Why 'filtered' cigarettes could actually be more dangerous

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Researchers say the filter design is allowing increased rates of adenocarcinoma

Consumers have been aware for years that smoking cigarettes can lead to lung cancer. While awareness of the issue has led to declines in overall lung cancer rates, experts say one particular type of lung cancer called adenocarcinoma has continued to flourish – and now they may know why.

Dr. Peter Shields, from The Ohio State University Comprehensive Cancer Center, says that the small holes on the filters of many cigarettes increase risk of adenocarcinoma.

“Adenocarcinoma, which is today the most common type of lung cancer, is continuing to increase. There is mounting evidence that tiny holes found near the filter of certain cigarettes are largely to blame,” he said.

Dangers of “light” cigarettes

The findings may come as a bit of a shock to smokers of light cigarettes who believed that the filters on their preferred products made them safer. Experts point out that the tiny holes on these products were originally intended to give cigarettes a smoother taste and to make consumers think that the products were less harmful.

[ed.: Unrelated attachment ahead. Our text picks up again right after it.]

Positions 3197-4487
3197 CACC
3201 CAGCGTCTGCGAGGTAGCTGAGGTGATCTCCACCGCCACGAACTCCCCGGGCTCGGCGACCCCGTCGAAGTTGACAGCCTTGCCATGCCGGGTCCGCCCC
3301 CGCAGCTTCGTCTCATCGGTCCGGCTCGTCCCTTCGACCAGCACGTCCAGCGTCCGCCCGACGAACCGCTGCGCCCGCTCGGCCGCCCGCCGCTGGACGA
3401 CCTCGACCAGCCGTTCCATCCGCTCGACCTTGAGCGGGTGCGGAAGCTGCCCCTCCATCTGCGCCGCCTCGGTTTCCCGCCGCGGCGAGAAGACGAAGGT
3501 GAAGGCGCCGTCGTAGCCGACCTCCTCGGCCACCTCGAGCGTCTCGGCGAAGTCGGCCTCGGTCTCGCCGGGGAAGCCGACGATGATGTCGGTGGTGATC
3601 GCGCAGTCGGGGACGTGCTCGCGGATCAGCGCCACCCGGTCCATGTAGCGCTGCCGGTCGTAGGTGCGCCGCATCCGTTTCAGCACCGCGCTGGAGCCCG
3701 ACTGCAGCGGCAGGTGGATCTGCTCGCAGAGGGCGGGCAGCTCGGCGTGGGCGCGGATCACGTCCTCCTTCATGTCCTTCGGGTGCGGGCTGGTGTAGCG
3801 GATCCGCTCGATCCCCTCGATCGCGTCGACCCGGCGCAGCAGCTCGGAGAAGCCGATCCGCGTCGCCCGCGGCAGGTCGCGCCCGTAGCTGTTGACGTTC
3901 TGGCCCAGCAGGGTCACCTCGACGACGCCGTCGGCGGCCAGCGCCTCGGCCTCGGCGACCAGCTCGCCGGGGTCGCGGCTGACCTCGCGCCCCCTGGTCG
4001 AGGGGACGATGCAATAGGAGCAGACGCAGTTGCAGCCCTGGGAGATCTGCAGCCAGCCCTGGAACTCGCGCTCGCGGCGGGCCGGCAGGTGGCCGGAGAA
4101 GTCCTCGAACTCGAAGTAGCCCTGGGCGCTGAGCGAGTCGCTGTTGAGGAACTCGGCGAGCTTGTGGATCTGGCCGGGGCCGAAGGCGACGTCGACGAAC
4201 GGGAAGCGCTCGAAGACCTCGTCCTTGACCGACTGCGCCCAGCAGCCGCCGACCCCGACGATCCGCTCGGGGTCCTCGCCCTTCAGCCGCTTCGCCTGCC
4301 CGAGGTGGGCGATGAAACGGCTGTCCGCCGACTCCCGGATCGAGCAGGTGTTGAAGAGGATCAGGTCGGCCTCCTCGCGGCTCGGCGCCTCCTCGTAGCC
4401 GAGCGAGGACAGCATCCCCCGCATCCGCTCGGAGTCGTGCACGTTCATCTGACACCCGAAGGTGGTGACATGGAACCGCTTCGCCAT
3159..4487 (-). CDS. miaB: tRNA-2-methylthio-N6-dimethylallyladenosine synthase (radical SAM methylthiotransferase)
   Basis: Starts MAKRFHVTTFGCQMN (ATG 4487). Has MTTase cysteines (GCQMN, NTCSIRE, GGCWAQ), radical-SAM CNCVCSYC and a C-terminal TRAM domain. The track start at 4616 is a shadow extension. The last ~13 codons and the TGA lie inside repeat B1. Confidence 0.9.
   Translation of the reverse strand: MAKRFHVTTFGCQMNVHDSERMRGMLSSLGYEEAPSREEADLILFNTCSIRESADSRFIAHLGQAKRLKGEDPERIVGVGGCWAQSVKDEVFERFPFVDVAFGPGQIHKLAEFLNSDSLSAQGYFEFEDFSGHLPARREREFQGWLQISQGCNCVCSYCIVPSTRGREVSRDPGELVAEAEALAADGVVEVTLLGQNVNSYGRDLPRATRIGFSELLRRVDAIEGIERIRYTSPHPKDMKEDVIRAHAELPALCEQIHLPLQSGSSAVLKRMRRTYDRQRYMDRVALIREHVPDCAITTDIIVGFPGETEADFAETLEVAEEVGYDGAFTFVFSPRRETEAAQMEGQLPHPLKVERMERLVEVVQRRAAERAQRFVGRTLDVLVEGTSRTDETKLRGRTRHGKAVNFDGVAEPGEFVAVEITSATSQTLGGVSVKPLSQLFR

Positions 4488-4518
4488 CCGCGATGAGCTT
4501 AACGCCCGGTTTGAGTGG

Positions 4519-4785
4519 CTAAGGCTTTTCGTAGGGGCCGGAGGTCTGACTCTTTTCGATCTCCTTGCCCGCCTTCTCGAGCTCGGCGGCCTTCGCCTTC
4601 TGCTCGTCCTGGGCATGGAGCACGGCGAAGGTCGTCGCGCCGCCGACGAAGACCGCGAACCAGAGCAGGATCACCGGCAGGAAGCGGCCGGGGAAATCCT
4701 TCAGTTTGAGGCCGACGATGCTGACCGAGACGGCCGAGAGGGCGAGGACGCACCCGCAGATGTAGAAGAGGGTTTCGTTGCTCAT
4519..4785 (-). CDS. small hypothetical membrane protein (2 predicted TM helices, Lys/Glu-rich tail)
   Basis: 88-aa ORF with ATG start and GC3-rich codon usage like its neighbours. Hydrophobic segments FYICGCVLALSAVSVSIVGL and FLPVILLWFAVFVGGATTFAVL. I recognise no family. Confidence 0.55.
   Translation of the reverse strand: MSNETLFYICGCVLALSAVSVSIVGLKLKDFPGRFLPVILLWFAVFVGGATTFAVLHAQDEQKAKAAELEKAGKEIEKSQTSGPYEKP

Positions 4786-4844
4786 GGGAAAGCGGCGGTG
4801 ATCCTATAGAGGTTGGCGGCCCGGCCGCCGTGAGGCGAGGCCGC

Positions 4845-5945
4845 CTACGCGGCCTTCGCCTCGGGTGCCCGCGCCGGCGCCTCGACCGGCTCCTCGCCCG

However, Shields says that isn’t the case. “The public health community thought that those holes might a good thing originally. Unfortunately, it’s becoming clear there are some consequences with the design that make cigarettes more dangerous and cause people to die in increasing numbers,” he said.

The increased danger, he explains, is due to the fact that the holes allow the cigarette to burn slower and at a lower temperature. And, because the smoke is diluted with more air, smokers who use these cigarettes are also more likely to inhale more deeply and force more toxic chemicals into their lungs.

Increased regulations

The researchers are now urging lawmakers to consider placing more regulations on “filtered” cigarettes to reduce the number of adenocarcinoma cases.

“We think there is enough evidence now that the Food and Drug Administration can ban the holes that encircle the filters in an effort to protect consumers, and in doing so, help drive down the number of cases and deaths from lung cancer,” Shields said.

The full study has been published in Journal of the National Cancer Institute.

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